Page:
Employment Challenges and Opportunities During the COVID-19 Pandemic

The COVID-19 pandemic has significantly affected every field of medicine, including allergy and immunology. On June 25, 2020, the American Academy of Allergy, Asthma, and Immunology (AAAAI) hosted a practice management workshop to discuss employment challenges and opportunities arising from the current health crisis. The session focused on fellows in training and new allergists/immunologists seeking employment, as well as physicians facing reduced work hours, loss of income, or layoffs. Speakers included Helen Combs, Executive Director, Alabama Allergy and Asthma Center, Birmingham; Weily Soong, MD, Medical Director, Clinical Research Center of Alabama, Birmingham; Kevin J. Kelly, MD, Vice Chair, Clinical Operations, UNC Department of Pediatrics, Chapel Hill; and Rael Mazansky, MD, Co-Founder, DOC Jobs, New York, NY, a platform for biomedical professionals to find career opportunities.

Be Proactive

The experts advised allergists/immunologists who are seeking employment in private practice to be proactive. According to Ms Combs, physicians should take the initiative to contact practices that are considering hiring an allergist. She advised them to look for practices that may be lacking in an area in which they could bring expertise. Although in-person meetings may be more difficult because of the pandemic, applicants should reach out to practices in their geographic target areas to speak with physicians and practice administrators. Ms Combs said that applicants should not hesitate to suggest a virtual meeting with a potential employer.

Do Your Homework

Changes brought about by the pandemic may affect what physicians should focus on when seeking employment. Dr Soong discussed important considerations that applicants should weigh when evaluating new positions. He suggested that applicants may need to broaden their target geographic preferences, noting that rural practices may have more employment opportunities. He said that if applicants choose an area with a lower cost of living, this may free up personal funds that can be used for other pursuits.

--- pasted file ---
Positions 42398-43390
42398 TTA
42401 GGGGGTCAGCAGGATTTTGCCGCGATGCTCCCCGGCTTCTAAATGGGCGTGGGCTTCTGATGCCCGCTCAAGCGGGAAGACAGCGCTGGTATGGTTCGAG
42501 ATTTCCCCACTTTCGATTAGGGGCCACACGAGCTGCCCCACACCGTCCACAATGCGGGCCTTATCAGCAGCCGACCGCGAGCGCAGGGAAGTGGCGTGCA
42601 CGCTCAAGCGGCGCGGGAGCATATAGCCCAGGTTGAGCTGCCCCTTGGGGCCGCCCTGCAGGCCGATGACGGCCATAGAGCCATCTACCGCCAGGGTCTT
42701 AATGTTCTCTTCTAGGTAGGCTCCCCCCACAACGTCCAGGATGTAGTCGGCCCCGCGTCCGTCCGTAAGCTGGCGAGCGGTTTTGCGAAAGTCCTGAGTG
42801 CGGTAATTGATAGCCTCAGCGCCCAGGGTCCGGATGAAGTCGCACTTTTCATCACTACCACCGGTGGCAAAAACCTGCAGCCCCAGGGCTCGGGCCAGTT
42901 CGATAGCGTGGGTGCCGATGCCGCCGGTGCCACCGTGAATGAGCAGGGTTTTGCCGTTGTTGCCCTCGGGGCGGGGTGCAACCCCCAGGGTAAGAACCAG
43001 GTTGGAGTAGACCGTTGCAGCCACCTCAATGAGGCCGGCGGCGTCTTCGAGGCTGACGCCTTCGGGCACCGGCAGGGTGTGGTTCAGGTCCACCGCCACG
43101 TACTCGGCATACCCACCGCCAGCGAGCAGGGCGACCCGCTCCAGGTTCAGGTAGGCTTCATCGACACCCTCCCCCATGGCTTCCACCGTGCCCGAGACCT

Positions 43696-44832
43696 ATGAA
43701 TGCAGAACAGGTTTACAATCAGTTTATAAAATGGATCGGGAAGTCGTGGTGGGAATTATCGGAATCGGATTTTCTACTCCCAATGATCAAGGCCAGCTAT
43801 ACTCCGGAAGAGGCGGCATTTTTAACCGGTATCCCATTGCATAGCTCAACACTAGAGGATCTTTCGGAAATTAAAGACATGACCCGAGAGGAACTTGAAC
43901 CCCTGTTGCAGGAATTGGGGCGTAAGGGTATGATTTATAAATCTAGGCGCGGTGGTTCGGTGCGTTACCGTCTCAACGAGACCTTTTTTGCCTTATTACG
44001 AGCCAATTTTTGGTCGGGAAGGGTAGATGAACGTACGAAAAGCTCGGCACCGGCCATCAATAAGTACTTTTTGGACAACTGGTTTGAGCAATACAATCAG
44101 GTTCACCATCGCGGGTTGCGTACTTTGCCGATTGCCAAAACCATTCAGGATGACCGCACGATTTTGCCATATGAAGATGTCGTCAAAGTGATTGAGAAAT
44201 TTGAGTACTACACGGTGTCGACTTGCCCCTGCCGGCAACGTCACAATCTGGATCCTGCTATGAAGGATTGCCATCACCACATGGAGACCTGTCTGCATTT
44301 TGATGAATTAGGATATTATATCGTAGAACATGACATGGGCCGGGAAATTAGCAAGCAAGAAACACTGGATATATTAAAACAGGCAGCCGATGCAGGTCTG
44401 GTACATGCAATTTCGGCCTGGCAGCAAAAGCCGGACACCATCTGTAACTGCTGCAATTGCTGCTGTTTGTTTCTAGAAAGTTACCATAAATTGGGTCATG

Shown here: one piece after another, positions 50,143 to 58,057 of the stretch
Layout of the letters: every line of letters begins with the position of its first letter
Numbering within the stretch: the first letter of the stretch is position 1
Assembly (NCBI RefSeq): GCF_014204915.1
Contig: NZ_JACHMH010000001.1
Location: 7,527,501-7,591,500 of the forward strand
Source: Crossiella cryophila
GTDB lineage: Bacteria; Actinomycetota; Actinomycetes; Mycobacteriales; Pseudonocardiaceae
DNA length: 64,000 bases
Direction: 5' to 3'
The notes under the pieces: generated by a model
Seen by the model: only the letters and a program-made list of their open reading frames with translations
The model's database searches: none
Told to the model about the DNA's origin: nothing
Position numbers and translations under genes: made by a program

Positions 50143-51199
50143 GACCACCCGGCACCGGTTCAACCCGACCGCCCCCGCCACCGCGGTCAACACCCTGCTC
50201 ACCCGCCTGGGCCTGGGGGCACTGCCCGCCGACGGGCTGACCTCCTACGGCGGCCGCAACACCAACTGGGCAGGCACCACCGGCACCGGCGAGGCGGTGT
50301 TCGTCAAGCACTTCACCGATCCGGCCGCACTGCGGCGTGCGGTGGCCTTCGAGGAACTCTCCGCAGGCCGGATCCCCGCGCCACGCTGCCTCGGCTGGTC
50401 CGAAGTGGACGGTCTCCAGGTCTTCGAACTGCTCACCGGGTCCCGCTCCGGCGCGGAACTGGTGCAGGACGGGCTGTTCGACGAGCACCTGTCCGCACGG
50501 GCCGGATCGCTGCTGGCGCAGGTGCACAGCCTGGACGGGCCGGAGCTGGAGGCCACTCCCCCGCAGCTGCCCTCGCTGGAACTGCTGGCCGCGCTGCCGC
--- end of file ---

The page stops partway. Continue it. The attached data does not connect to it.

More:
Dr Soong also suggested that applicants try viewing their career in 5-year blocks of time. The jobs that physicians have today will not necessarily be the same jobs they will have for the remainder of their careers.

An evaluation of how well and how quickly a practice adapted to the changes brought about by the COVID-19 crisis can provide important insights on the quality of the practice. For this reason, Dr Soong advised applicants to investigate how well practices handled physician pay cuts and staff layoffs during the pandemic. Physicians should ask about the practice’s adoption of telehealth and inquire about how communication between the practice and the staff members was handled. It is also important to consider how human resource issues surrounding COVID-19 testing and employee exposures were managed.

Dr Soong encouraged applicants to consider COVID-19–related issues that may arise regarding partnership, salary, and benefits. Partnership opportunities could be delayed because of loss of income during the pandemic. Alternately, a physician who can handle the crisis professionally by helping the practice develop new opportunities, such as telehealth, may see potential acceleration of partnership. Physicians should evaluate contract length and noncompete clauses and possibly consider contract renegotiation. A discussion of benefits should include the potential need for a physician to quarantine because of exposure or illness and whether a salary would be collected during that time. Physicians may consider purchasing a short-term disability policy for income protection in the event they become ill with COVID-19 and are unable to work. In some cases, salaries have been reduced, and a discussion about a lower, but guaranteed, salary may be beneficial.